Minimalist Shoes vs. Barefoot Shoes: Is There a Difference?
We have an ongoing dilemma at our workshop because we're never quite sure how to describe our shoes.
For almost three decades we've simply said we make minimal shoes for children, but the barefoot running craze of recent years has introduced a whole new world of nomenclature with terms like "barefoot shoes," "minimalist shoes," 'transition shoes," "zero-drop" and "foot coffins." Every shoe manufacturer in the world now seems to be coming out with footwear they call "minimalist" or "barefoot," and these products range from thin strips of leather that strap around your foot to huge, thick supportive footwear that doesn't look very different from any conventional sneaker.
The problem is that there really is no industry standard for what makes a shoe "minimalist" or "barefoot." There are plenty of runners and bloggers who have set their own definitions for these terms, but they tend to vary depending on whom you ask.
Many people use "minimalist shoe" synonymously with "transition shoe" to describe footwear that still has some of the cushioned and motion-control features of a traditional shoe, but less so. This means the heel-to-toe drop is still present, but perhaps less than 8mm difference. The shoe probably still has some mild arch supports, the toe box may still be slightly tapered and push upwards and the sole could still be rather thick and padded, though less than what was considered a standard running shoe ten years ago. As you can imagine, there may be a lot of room here for shoe manufacturers to fudge the standards and call almost anything a "minimalist shoe."
For people who accept that definition, a "barefoot shoe" must then have some basic features, although it may be more accurate to say that it must lack certain features. Barefoot shoes, defined this way, must have flat soles with no heel-to-toe drop, no arch support, no rigid toe spring and a spacious, untapered toe box. Soles must be thin with no cushioning and your feet should be allowed to bend and splay out naturally. In short, a barefoot shoe allows your foot to move as though you were wearing no shoe at all, or as close to it as possible.
While these definitions seem to be the most popular, there are still many people who use the terms differently. A few shoe manufacturers, eager to cash-in on the barefoot bandwagon, have tossed the word "barefoot" around to describe bulky running clogs with over an inch of padded heels. At the other end of the spectrum, there are many true barefoot runners—those who run with nothing on their feet at all—who cringe when they hear any footwear called "barefoot," even if it's nothing more than the most basic huarache sandal. To them, a shoe can never be anything more than "minimalist" (to be fair, as a barefoot runner myself I can understand their point: putting anything between your feet and the ground creates a very different experience than running in bare feet). Then there are those who use "barefoot" and "minimalist" interchangeably. After all, don't all barefoot shoes embrace an idea of minimalism?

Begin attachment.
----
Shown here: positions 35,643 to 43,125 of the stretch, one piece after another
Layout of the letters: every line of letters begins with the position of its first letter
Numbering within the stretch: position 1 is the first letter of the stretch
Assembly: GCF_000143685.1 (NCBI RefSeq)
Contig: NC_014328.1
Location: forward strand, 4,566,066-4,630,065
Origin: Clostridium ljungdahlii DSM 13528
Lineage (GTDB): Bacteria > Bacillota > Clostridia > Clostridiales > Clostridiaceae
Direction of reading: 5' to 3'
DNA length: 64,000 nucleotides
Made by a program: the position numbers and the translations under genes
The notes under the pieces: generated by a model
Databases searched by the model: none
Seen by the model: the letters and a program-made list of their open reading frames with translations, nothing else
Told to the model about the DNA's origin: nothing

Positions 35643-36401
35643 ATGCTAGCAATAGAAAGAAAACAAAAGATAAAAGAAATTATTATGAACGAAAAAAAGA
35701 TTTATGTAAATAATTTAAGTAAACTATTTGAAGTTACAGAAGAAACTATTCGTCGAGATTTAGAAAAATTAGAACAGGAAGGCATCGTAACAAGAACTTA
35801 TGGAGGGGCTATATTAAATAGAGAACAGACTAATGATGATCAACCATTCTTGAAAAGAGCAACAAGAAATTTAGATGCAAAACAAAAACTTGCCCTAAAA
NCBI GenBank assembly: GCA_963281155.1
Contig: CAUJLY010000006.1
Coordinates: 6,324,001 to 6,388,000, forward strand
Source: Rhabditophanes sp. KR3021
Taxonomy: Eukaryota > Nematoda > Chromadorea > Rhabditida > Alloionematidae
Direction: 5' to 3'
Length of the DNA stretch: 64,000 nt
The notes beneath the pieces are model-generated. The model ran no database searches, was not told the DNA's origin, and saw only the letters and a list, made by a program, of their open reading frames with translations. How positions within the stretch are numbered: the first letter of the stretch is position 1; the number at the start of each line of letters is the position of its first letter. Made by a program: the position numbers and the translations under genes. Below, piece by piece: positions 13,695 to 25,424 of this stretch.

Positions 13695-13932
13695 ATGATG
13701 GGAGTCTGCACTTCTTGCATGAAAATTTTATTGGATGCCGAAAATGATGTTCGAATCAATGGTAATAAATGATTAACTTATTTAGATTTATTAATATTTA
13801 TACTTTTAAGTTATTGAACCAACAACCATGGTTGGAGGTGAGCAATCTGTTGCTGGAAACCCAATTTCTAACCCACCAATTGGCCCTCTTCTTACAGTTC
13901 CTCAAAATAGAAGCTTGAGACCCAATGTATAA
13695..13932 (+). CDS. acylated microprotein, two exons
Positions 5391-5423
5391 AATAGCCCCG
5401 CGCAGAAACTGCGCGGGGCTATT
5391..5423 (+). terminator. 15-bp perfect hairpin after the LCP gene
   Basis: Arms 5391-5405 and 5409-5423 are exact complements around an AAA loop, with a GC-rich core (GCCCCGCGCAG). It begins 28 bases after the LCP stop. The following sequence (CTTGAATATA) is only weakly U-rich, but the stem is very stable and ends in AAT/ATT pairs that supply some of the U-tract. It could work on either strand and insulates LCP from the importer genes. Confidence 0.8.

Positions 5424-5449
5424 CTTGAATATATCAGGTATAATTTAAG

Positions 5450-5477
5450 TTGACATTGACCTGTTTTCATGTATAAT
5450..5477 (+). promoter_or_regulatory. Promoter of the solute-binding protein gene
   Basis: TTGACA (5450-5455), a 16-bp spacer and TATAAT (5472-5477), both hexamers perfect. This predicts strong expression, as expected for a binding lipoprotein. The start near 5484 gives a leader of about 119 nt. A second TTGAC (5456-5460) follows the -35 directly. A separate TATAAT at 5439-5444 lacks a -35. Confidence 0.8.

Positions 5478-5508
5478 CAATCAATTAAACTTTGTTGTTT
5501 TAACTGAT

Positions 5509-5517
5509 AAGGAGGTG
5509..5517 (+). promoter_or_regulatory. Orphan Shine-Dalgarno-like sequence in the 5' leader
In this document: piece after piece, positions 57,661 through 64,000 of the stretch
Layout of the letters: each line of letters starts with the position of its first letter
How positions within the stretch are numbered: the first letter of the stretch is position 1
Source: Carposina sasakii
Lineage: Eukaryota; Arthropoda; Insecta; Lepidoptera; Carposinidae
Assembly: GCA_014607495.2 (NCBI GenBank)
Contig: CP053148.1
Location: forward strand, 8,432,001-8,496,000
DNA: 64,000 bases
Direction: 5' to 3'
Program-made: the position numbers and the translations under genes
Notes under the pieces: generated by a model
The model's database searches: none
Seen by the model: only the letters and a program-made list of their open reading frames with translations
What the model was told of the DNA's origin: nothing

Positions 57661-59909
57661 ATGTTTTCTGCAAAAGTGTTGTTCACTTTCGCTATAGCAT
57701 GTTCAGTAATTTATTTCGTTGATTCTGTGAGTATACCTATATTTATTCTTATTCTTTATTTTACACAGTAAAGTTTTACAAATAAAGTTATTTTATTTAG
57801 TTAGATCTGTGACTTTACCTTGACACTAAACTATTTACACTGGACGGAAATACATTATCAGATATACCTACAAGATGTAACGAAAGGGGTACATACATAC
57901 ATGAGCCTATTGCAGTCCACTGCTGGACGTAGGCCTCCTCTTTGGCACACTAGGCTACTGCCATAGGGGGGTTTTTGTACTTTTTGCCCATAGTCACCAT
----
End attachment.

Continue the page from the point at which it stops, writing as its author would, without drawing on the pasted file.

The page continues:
To complicate matters further, opening the door to women's fashion throws all these concepts of minimalism out the window. For most fashionistas, the term "minimal shoe" refers to a simplistic design style, and it can very well—and often does—include foot-binding shoes with 3-inch stiletto heels.
So what do we call our shoes?
Every shoe made at Soft Star must live up to our strict standards of thin, flat soles with no heel-to-toe drop, no arch supports, no toe spring, wide toe boxes and a flexible, lightweight design. By most definitions, what we make should be called barefoot shoes. There are, however, many people looking for a product like ours that are searching for footwear they call "minimal" or "minimalist," and we want to reach out to them as well (many of our new customers hear the words "barefoot shoe" and immediately think it must have toe finger cutouts). For this reason, we still use all these words when we describe our product, although they have different meanings to different people. Hence, our ongoing dilemma.
One thing is certain: these are still new terms that are still awaiting clear, uniform definitions. We're very excited to be part of this growing footwear revolution, and we still hear every day from customers who have alleviated their foot pain and become more active by switching to our barefoot/minimalist/zero-drop/non-foot-coffin moccasins. As the idea of encouraging natural foot function becomes more popular, we expect more standards will eventually become commonly accepted.
Do you have any thoughts about how these terms should be used? If so, we'd love to hear them!
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